- 1 Tbsp extra virgin olive oil
- 1/4 tsp kosher salt
Preheat oven to 400F and line a baking sheet with parchment paper for easy clean-up. Peel and cut parsnips into fry-like strips. In a medium bowl, mix together the nut butters, olive oil and salt. Take parsnips and toss in a bowl with your hands until fully coated. Line up on baking pan and cook at 400F for 30-50 minutes, until crisp.
We think it’s about time for another kale chip recipe. The wonder of kale chips is that they satisfy your craving for something salty and crunchy without sacrificing your health. Kale is a super food, so dress it up with this combination of lemon and tahini and add a lot more flavor to this nutritious snack.
These kale chips can either be baked at a low temperature in the oven or dehydrated using a food dehydrator. If you’re the lucky owner of a dehydrator, set the temperature to 115 degrees and dehydrate for about 8 hours, or until crisp. The oven method is faster, but you need to watch more carefully as the kale can begin to burn.
We found this recipe in Nourishing Meals: Health Gluten-Free Recipes for the Whole Family. This book is the second cookbook from nutritionists Alissa Segersten and Tom Malterre, and is the perfect go-to cookbook for those interested in cooking with whole foods. The cookbook acts as a guide on how to improve you and your families diet, and offers up over 300 gluten free, dairy free and soy free recipes.
This is a cookbook you’ll use over and over and over again. But don’t take it from us, take it from the kale chips.
Lemon Tahini Kale Chips
From: Nourishing Meals
- 2 bunches curly kale, inner stems removed
- 1/4 cup tahini
- 2 to 4 Tbsp water
- 2 Tbsp nutritional yeast
- 2 Tbsp extra virgin olive oil
- 2 Tbsp freshly squeezed lemon juice
- 1 Tbsp garlic powder
- 1/4 tsp sea salt
Preheat the oven to 250 degrees F.
Rinse the kale and pat dry. Remove the tough inner stem that runs lengthwise through the center of each kale leaf, then tear or chop into large pieces. In a small bowl add the rest of the ingredients. Whisk together well.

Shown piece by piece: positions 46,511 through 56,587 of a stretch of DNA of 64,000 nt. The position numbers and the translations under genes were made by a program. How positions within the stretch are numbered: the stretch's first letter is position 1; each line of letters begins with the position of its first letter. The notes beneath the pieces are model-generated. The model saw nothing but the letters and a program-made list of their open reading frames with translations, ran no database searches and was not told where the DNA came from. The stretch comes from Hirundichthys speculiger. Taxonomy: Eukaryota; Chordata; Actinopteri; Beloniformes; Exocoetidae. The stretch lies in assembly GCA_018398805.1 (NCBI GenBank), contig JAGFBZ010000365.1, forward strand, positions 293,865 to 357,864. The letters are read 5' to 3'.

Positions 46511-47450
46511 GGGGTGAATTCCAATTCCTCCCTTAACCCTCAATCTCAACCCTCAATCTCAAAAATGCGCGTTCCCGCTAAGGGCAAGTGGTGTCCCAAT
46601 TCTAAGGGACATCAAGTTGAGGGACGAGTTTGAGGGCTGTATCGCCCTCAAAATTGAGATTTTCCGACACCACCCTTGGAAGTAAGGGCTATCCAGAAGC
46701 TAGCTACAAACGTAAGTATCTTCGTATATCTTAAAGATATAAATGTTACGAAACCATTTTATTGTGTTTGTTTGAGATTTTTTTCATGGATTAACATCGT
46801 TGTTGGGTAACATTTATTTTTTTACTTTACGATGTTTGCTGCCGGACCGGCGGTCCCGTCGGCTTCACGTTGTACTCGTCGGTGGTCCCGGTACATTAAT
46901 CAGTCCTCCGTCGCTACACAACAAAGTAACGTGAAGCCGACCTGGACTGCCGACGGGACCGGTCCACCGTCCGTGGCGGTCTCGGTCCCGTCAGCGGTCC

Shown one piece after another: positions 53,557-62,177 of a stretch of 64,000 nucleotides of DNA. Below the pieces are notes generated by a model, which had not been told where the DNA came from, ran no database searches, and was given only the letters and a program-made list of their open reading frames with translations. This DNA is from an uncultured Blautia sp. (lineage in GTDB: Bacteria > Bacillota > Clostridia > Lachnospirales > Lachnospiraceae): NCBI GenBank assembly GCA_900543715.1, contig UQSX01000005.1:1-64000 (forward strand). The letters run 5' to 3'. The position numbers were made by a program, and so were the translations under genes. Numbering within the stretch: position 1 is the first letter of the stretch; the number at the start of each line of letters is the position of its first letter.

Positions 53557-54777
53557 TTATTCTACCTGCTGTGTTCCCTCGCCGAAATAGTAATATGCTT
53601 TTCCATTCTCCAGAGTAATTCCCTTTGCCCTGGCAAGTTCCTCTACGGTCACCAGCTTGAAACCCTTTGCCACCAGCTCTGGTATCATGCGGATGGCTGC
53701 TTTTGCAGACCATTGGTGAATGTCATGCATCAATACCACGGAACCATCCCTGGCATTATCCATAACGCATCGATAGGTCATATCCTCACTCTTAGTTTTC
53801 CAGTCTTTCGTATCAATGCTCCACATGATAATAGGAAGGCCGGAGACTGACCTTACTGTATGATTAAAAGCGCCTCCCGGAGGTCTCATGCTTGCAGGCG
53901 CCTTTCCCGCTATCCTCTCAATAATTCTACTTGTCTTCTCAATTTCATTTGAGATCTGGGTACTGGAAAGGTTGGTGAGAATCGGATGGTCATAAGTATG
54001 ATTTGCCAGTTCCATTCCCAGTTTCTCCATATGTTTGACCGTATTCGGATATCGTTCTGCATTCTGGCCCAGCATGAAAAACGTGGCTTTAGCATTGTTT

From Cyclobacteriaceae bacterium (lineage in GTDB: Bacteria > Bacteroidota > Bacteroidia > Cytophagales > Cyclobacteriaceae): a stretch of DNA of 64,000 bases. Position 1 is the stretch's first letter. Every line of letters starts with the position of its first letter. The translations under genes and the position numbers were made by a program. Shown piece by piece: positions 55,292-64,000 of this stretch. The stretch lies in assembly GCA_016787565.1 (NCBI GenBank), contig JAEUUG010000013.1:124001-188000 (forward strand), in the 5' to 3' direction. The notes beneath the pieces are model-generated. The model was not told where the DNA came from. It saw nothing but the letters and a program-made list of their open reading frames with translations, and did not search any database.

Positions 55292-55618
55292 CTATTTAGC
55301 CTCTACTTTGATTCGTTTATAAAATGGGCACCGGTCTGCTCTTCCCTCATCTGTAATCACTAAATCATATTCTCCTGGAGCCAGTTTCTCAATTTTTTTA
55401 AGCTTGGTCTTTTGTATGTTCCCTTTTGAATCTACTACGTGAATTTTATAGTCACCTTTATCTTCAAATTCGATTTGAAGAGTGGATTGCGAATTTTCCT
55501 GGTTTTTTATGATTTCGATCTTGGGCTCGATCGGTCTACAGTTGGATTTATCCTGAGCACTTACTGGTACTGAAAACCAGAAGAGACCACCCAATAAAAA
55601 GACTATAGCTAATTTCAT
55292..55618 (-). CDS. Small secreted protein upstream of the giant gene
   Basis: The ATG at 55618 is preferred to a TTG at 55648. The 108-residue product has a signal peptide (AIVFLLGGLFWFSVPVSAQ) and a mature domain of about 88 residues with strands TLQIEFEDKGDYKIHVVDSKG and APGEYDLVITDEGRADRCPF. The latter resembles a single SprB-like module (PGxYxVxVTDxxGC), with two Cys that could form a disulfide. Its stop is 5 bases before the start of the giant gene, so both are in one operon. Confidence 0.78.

Place kale pieces onto a large cookie sheet and toss with the tahini lemon mixture. Gently massage the mixture into the kale so it is evenly coated. Spread the leaves out on the cookie sheet.
Bake for about 30-35 minutes, turning once. Remove from the oven, let cool a little, and enjoy! Extra kale chips can be stored in an airtight container for a few days on the counter.
It’s been a week since I’ve started Dr. Myers’ 21-day cleanse. Which means that 14 days from now I can start reintroducing certain foods back into my diet… woo hoo!
In the e-book Dr. Myers warned that during this first week it’s common to feel the side effects of your body purging toxins. This can result in headaches, lethargy and stomach issues. I went into this challenge with some trepidation as none of those symptoms sounded like a good time.
I was pleasantly surprised when the only effect of the cleanse has been more energy, healthier skin and fewer headaches. This isn’t guaranteed for everyone that goes on the cleanse, but I’m grateful for the positive results.
Don’t get me wrong, this is still a challenge. I miss dark chocolate something fierce and eating out has become such a challenge, that I avoid it all together. I have to be a lot more conscious about packing a lunch, as it’s no longer easy to find a quick go-to lunch option that’s accommodating of such a strict diet. Being an active, busy person it’s nice to have something that I can grab when I’m rushing out the door. This recipe not only is great for a quick snack, but it also curbs that sweet tooth craving.
If you’re intrigued by the idea of doing this 21-day cleanse, check out the details here.
Raw Energy Balls
- 1 cup raw almonds or walnuts
- 1 cup medjool dates, pitted
- ¼ cup raisins
- ¼ teaspoon cinnamon
- ¼ teaspoon ground cardamom
- ¼ cup raw almond butter
- shredded organic coconut
In a food processor fitted with the “s” blade grind the almonds until finely ground. Add the dates, raisins, and spices. Grind to a fine meal. Add the almond butter, process again until thoroughly mixed.
Form into balls and roll in shredded coconut. Store in a sealed container on the counter for up to 3 days, or refrigerate for up to a week.
As promised, here’s another super bowl recipe. It’s not a football party until you have cold beer and a bowl of nuts. Instead of going and buying the regular salted mixed nuts, consider spicing it up. This mix has a unique blend of spices, and won’t have any high-fructose corn syrup or hydrogenated oils like many of the conventional nut mixes you buy at the store.
It’s the perfect time to experiment with making your own spiced nuts as we’re having our Big Nut Sale this week. We have raw almonds, whole cashews, walnuts, slivered almonds, pistachios and roasted almonds on sale from January 29 through February 4th. Check out the prices here.
It’s time to bulk up on your nuts.
A variety of nuts are good to have on hand for a myriad of reasons. They’re an excellent addition to any baked good, you can whip up a batch of your own nut butter and they’re a great snack when you’re headed out the door.
To store the nuts properly, make sure they’re in air-tight containers and keep them away from high odor foods (like onions) as they will take on the smell of things around them. You can store shelled nuts at room temperature for up to three months. Both shelled and unshelled nuts can keep up to six months in the fridge and will keep in the freezer for a year or more.